I asked Giants CEO Larry Baer, who will be a step closer to becoming The City’s newest landlord if Proposition D passes a week from Tuesday, if I’m reading this correctly: That Mission Rock becomes a feeder system that removes some of the payroll burden from team ownership. Such a strategy may seem like a travesty considering the wealth of the franchise’s biggest stakeholder — Charles Johnson, worth $6.4 billion according to Forbes — and you know and I know that the Giants already can afford more than their $187 million this past season. But should a fan really care where the money is coming from as long as more is coming? Rather than let the plot adjacent to the ballpark remain a flat-surface parking lot, why not beautify it, include housing (40 percent offered at below-market rate) and shops and enhanced parking — and enrich the team coffers?
Specifically to Baer, I referenced remarks by Jack Bair, the team’s executive vice president and general counsel, that emphasized Mission Rock would help ensure the Giants remain competitive as a ballclub. Will profits from Mission Rock indeed be used to fund the baseball business? Is this a smart way of circumventing Major League Baseball’s revenue-sharing paradigm, meaning the Giants wouldn’t have to use Mission Rock money to fund the Athletics and other bottom-feeders? Or is this project completely detached from having impact on the baseball business?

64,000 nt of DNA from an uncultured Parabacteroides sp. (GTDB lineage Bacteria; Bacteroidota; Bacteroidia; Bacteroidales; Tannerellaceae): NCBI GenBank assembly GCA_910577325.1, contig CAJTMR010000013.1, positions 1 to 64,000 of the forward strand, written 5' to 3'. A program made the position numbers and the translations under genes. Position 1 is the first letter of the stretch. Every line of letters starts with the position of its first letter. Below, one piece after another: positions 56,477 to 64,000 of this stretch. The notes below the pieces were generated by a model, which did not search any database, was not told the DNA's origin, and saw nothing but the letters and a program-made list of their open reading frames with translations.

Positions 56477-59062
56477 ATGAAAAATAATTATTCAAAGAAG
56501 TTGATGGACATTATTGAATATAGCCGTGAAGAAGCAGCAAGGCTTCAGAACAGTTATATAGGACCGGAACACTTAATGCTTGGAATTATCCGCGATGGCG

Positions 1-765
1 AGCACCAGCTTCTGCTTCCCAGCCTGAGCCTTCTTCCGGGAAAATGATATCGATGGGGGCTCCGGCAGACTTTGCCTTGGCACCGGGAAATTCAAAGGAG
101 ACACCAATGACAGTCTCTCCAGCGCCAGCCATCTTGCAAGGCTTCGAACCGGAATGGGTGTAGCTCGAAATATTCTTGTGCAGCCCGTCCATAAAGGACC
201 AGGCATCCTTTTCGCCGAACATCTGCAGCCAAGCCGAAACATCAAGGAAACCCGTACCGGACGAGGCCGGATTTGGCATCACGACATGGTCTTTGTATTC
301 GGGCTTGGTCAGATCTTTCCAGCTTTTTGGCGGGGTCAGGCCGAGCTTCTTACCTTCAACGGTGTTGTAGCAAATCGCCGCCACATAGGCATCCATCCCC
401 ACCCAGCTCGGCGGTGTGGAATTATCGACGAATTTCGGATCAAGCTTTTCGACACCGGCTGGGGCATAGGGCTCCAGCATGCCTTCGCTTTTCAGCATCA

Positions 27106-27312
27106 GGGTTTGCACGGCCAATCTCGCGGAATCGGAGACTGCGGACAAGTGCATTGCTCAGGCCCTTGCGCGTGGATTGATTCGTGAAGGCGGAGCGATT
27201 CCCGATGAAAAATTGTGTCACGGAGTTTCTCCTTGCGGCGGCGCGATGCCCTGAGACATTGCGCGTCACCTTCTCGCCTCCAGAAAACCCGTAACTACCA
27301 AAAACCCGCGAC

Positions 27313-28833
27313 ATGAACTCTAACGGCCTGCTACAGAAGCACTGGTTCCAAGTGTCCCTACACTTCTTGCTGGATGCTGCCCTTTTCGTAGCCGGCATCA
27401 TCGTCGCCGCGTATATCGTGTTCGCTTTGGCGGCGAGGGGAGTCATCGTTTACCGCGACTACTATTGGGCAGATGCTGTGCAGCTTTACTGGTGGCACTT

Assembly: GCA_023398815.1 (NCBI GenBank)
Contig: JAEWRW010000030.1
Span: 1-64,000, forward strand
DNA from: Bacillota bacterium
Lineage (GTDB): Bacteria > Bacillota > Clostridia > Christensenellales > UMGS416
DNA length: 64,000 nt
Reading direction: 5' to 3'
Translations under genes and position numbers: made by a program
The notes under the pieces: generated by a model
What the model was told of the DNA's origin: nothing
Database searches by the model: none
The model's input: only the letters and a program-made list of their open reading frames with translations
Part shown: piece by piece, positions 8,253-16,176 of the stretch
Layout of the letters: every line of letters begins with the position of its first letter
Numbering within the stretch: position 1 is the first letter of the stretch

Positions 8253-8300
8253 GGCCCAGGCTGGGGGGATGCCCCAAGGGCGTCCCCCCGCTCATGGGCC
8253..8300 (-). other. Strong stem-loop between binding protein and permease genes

Baer made it clear: Mission Rock revenue is Giants baseball revenue.
“We have a long-term interest in our ballpark (in early years of a 66-year lease) and our primary interest in developing the adjoining land is in enhancing the surrounding neighborhood,” Baer wrote in an email. “We also want to provide our fans the best possible game-day experience, given this development will house our main parking resource. Additionally, revenue from this development will allow the Giants to remain strong and stable as we compete with teams in larger markets.”
Now that Baer and Bair have planted the seed publicly — promising that the development of stadium-adjacent land and creation of a waterfront community will help the Giants remain title-competitive — it means they can’t go back on their word. Even as they continue to live off the honeymoon of three World Series titles since 2010, the franchise can’t tempt potential voters with the payroll carrot and then pull back after Prop. D is passed.